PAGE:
Online Review: Book

The Coins and the Hellenistic, Roman and Byzantine Economy of Palestine

Liane Houghtalin

113.4

By Jane Derose Evans. With a preface by Robert J. Bull. Pp. xxiv + 229, figs. 25, b&w pls. 4, color pls. 4, tables 11. The American Schools of Oriental Research, Boston 2006. $84.95. ISBN 0-89757-074-X (cloth).

The Joint Expedition to Caesarea Maritima undertook excavations at the site between 1971 and 1987, with some additional operations in the early 1990s. While there have been several tantalizing references to—and even a few selective, partial publications of—the coins recovered by the Joint Expedition over the years, it is only with this volume that we are given a full picture of the team’s numismatic material from the time the town was established in the Hellenistic period to the point of its Islamic occupation in 640 C.E. Evans presents the 2,734 legible Greek, Roman provincial, Judaic, Nabataean, Arabian, Axumite, Roman imperial, and Byzantine coins retrieved from 1971 through 1987, as well as the hoard of 99 Late Roman gold solidi found at the site in 1993, in one accessible and informative package.

The catalogue portion of the book contains details to please both the numismatist and the archaeologist. In addition to the coin descriptions and references, it includes their findspots, with the result that the material can be used repeatedly in future interpretations of the site. In line with the current trend in numismatic studies, Evans does not rest with a mere catalogue of the coins; she also includes useful commentaries on the coins, their context, and their meaning for Caesarea and Palestine. Following a brief overview of the history of the site and the Joint Expedition’s excavations there, Evans characterizes the coins found, period by period. She pays special attention to countermarks and to coins from (and thought to be from) the mint at Caesarea; she also carefully notes examples associated with the mint that were not found in the excavations, all of which assist in sorting out the history and production of Caesarea’s mint. As the title of the work indicates, Evans also compares the finds from Caesarea to those from other sites in the region and beyond to determine a sense of Palestine’s economy. Yet Evans is too perceptive a numismatist and field archaeologist to imply that coins alone can describe the economy of a region. She refers to literary sources, inscriptions, material culture (esp. pottery), building programs, events such as athletic games, and even the presence of standing legions as indicators of the area’s economy. I might wish even more economic indicators were addressed, especially luxury items (e.g., sculpture), but this work, with its new material and outlook, picks up on and decidedly advances the topic of Palestine’s economy so prominent in recent years (Z. Safrai, The Economy of Roman Palestine [London 1994]; J. Pastor, Land and Economy in Ancient Palestine [London 1997]).

In comparing the coins found at Caesarea with those from other sites, Evans describes and critiques the methods used by numismatists over the years in tabulating coins to be studied. She considers the percentage of coins belonging to different periods from a site (but periods are often too broad); the number of different types produced by the local mint, with the idea being that a greater number of coins produced meant a greater prosperity within the region (but assumptions regarding die use and issue size are suspect); and the Annual Average Coin Loss, in which a formula is used to enable comparisons of site coins in an even-handed manner, regardless of whether a coin came from an emperor who ruled for 20 years or for one, and whether a site offered a large or small number of coins. Prior to Evans’ work, the method of Annual Average Coin Loss had been applied to several Roman sites in the western half of the empire but not to those in the eastern half. In applying this method to the finds from Caesarea and other sites in the east, Evans moves the discussion considerably forward; in fact, she could have stopped there with a job well done. The method of Annual Average Coin Loss has not been without its critics, however, who have protested that many factors affect the presence of coins at a site—some mints turned out more coins than others, for example, making it important to take into consideration the mint that served a site—so Evans takes another step forward by introducing a fourth method for analyzing coin finds: the chi-square test. This “goodness-of-fit” test is meant to show whether numbers in a classification are due to random chance. Evans is able to use the chi-square test to confirm results from the Annual Average Coin Loss method. In short, Evans has provided site numismatists with another tool for their analytic toolbox, and her volume must now be considered required reading for all numismatists and historians of the ancient economy.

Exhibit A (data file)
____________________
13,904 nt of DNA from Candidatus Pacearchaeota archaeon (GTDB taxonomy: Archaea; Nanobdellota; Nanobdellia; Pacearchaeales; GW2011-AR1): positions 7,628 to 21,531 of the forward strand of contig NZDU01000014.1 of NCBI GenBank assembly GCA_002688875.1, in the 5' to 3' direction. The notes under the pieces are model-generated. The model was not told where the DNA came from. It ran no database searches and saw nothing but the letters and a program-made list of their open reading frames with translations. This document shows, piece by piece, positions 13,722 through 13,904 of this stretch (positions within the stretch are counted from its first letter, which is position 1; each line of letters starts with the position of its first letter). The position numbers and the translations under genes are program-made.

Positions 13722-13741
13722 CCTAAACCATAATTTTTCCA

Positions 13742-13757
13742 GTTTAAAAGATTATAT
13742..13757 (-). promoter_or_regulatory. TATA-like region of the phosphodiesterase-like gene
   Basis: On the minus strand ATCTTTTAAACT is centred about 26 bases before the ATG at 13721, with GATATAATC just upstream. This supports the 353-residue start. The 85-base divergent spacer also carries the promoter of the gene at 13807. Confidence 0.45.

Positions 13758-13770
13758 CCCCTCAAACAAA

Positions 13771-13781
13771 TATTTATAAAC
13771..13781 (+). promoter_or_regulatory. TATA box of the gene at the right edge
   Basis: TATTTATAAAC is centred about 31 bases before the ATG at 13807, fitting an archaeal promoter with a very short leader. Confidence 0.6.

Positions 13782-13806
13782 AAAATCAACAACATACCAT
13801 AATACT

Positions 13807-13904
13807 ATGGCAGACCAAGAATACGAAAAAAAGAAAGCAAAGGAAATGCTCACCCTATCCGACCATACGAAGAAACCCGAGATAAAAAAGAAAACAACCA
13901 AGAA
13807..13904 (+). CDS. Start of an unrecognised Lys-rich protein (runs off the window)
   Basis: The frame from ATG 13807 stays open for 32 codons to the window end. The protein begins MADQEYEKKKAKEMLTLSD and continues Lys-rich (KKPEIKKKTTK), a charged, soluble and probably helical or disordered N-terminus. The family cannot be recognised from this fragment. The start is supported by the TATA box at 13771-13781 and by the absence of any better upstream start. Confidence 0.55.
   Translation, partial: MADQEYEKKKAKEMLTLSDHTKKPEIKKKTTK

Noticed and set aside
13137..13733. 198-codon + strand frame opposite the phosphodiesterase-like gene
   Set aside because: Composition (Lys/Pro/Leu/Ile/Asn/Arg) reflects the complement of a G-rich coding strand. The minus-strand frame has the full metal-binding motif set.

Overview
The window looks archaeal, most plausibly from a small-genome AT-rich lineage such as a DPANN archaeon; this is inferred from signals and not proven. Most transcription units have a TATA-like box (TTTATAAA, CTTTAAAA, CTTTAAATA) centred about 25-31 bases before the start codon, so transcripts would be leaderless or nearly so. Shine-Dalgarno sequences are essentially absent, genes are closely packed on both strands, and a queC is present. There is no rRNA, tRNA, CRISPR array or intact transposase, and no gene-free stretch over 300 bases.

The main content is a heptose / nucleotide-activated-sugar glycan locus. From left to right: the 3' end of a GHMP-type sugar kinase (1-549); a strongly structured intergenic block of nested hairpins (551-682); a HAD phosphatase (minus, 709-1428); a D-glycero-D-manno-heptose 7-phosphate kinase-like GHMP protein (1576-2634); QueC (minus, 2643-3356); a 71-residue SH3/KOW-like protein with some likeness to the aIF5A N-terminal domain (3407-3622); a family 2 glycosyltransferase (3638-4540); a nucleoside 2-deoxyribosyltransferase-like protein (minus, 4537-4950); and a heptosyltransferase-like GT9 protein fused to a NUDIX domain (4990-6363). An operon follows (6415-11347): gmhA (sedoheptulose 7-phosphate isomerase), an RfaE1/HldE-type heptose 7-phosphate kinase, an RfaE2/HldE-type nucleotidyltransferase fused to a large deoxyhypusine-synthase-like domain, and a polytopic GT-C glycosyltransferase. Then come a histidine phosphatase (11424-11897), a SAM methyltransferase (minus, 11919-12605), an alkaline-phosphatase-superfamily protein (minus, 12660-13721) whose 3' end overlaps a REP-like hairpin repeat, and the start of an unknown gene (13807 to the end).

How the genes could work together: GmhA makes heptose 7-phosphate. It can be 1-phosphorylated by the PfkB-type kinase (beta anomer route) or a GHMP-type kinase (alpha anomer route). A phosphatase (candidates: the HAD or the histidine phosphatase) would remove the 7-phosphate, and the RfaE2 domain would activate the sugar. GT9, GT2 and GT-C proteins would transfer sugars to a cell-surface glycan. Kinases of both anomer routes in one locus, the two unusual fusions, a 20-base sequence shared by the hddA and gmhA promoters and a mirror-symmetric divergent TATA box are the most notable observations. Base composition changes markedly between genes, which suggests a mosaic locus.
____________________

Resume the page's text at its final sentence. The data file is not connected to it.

The major flaw in this work is one over which Evans had no control: the lack of comparable material. Some sites used as comparisons for Caesarea Maritima were somewhat more distant in location or size than would be perfectly desirable (e.g., Antioch, Sardis). Evans herself pleads for the publication of coins from sites, without which there can be no cross-site comparisons and regional analysis of the economy (29), and I add my voice to hers. In spite of this, however, Evans’ work, with its useful catalogue, application of new methods for analyzing site coins, and roadmap of what other work needs to be done, serves as a splendid foundation block for our understanding of Palestine’s economy.

Liane Houghtalin
Department of Classics, Philosophy, and Religion
University of Mary Washington
Fredericksburg, Virginia 22401
lhoughta@umw.edu

DOI: 
10.3764/ajaonline1134.Houghtalin

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